and Skills Secretary Estelle Morris has announced the creation of a new
employer-led network to boost sector skills and tackle the productivity
72 existing NTOs will cease to be recognised in March 2002. They will be replaced
by a smaller number of Sector Skills Councils, which will form a
better-resourced, strategic network with employers at its heart.
the Employer Skills Summit in London last month, organised by the NTO National
Council, Morris said, "We want employers to be centre-stage in decisions
about skills, business development and productivity performance. Sector Skills
Councils will be the main way employers can influence the skills agenda."
Government has not prescribed a fixed number of sector bodies, saying that
fitness for purpose will be the key criterion, yet there is speculation that
SSCs will number between 25 and 30.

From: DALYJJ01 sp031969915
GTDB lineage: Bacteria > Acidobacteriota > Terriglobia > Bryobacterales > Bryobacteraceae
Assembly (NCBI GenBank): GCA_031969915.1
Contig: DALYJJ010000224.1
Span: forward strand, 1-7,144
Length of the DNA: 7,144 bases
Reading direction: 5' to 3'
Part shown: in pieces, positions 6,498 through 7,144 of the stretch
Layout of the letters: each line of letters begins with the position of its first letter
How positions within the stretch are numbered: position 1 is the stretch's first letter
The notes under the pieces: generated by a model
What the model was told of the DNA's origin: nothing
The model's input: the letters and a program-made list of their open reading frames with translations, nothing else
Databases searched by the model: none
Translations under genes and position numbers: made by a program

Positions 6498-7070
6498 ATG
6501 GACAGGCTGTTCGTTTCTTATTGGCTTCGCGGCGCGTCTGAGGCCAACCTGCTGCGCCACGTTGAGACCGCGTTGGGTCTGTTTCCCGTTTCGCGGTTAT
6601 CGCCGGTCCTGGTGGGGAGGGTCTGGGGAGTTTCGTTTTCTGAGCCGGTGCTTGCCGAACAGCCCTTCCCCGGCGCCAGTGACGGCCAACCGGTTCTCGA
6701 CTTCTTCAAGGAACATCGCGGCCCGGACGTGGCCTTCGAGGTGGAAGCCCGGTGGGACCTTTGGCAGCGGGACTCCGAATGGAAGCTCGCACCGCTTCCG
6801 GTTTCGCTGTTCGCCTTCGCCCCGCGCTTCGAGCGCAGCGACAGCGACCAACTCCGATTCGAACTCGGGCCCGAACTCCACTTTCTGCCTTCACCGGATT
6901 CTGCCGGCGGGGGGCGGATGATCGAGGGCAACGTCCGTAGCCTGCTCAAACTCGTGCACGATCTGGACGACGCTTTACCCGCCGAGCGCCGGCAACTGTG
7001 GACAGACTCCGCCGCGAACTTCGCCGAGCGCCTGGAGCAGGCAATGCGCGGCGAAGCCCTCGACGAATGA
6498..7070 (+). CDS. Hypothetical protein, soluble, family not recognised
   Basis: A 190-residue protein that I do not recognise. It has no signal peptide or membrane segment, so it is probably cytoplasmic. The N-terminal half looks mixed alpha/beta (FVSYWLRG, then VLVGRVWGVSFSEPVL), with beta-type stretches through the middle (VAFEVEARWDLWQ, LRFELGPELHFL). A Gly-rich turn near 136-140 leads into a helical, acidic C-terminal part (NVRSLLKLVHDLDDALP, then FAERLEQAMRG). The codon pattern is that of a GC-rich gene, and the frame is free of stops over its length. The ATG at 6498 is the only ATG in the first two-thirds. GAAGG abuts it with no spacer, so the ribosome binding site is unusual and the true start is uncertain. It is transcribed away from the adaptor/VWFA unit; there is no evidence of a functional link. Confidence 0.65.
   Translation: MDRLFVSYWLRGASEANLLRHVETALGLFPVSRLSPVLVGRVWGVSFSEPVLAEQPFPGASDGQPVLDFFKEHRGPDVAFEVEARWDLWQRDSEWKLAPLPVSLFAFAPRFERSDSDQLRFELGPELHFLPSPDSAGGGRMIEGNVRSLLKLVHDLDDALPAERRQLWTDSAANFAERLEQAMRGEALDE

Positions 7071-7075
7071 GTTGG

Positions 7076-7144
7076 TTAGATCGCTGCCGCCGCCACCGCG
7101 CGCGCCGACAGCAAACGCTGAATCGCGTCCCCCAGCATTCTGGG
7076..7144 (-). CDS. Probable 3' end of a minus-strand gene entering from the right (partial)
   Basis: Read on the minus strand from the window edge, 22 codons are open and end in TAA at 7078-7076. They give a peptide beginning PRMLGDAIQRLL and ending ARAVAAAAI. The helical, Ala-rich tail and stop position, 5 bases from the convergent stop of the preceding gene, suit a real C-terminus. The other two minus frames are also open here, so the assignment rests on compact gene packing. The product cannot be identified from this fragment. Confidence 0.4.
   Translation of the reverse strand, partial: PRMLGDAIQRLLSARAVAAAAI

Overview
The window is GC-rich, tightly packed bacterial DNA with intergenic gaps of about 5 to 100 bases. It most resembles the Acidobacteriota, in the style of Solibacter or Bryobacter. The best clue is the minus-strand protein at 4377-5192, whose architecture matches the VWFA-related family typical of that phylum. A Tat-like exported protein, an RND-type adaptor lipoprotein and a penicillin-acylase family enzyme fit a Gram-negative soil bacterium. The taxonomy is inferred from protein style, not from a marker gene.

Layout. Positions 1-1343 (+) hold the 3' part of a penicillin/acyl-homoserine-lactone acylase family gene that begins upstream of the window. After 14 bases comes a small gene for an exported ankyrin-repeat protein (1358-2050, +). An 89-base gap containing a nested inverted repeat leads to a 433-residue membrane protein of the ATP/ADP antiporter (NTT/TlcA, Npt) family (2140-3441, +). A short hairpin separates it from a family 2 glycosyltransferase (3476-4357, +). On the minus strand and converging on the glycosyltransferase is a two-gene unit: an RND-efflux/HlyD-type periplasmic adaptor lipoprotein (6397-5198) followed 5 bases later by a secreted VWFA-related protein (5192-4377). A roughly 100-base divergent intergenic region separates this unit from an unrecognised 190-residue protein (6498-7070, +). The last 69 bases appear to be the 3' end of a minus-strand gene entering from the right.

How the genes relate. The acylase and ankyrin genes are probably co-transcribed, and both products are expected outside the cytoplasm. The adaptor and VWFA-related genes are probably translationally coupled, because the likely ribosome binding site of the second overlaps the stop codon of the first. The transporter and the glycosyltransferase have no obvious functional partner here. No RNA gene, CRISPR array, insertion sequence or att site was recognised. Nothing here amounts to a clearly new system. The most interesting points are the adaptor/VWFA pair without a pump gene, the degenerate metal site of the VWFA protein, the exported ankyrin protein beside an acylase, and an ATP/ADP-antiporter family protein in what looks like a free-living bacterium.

will operate UK-wide with the backing of Westminster and the devolved
administrations. Their main tasks will be to:
Reduce skills gaps and shortages and anticipate future needs
Improve productivity and business performance
Increase sector workforce development
Improve learning supply including training frameworks and standards
will be awarded five-year licences, subject to annual performance evaluation,
with core strategic funding committed through three-year contracts. Up to £1m
per year of DfES strategic funding is pledged for each SSC.
and underpinning the SSC network will be a new Sector Skills Development
Agency. A private company limited by guarantee with an employer-led board, the
SSDA will award licences to SSCs and carry out annual performance reviews. It
will also deliver essential functions for sectors not covered by an SSC and
have responsibility for cross-sectoral skills, including work previously done
by all-sector NTOs.
SSDA is expected to begin work in January or February 2002 and be fully
operational by April 2002.